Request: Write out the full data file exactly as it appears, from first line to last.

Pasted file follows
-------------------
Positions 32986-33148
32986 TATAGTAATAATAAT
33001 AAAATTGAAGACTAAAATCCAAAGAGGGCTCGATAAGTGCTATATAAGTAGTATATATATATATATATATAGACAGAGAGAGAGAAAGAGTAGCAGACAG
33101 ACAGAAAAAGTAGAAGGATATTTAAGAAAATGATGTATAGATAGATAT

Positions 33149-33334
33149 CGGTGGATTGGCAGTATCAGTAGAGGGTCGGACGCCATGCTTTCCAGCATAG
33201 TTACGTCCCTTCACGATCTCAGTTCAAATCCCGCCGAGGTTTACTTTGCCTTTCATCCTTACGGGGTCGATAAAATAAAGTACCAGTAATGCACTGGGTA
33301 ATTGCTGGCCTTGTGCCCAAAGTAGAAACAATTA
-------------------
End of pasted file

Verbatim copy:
Positions 32986-33148
32986 TATAGTAATAATAAT
33001 AAAATTGAAGACTAAAATCCAAAGAGGGCTCGATAAGTGCTATATAAGTAGTATATATATATATATATATAGACAGAGAGAGAGAAAGAGTAGCAGACAG
33101 ACAGAAAAAGTAGAAGGATATTTAAGAAAATGATGTATAGATAGATAT

Positions 33149-33334
33149 CGGTGGATTGGCAGTATCAGTAGAGGGTCGGACGCCATGCTTTCCAGCATAG
33201 TTACGTCCCTTCACGATCTCAGTTCAAATCCCGCCGAGGTTTACTTTGCCTTTCATCCTTACGGGGTCGATAAAATAAAGTACCAGTAATGCACTGGGTA
33301 ATTGCTGGCCTTGTGCCCAAAGTAGAAACAATTA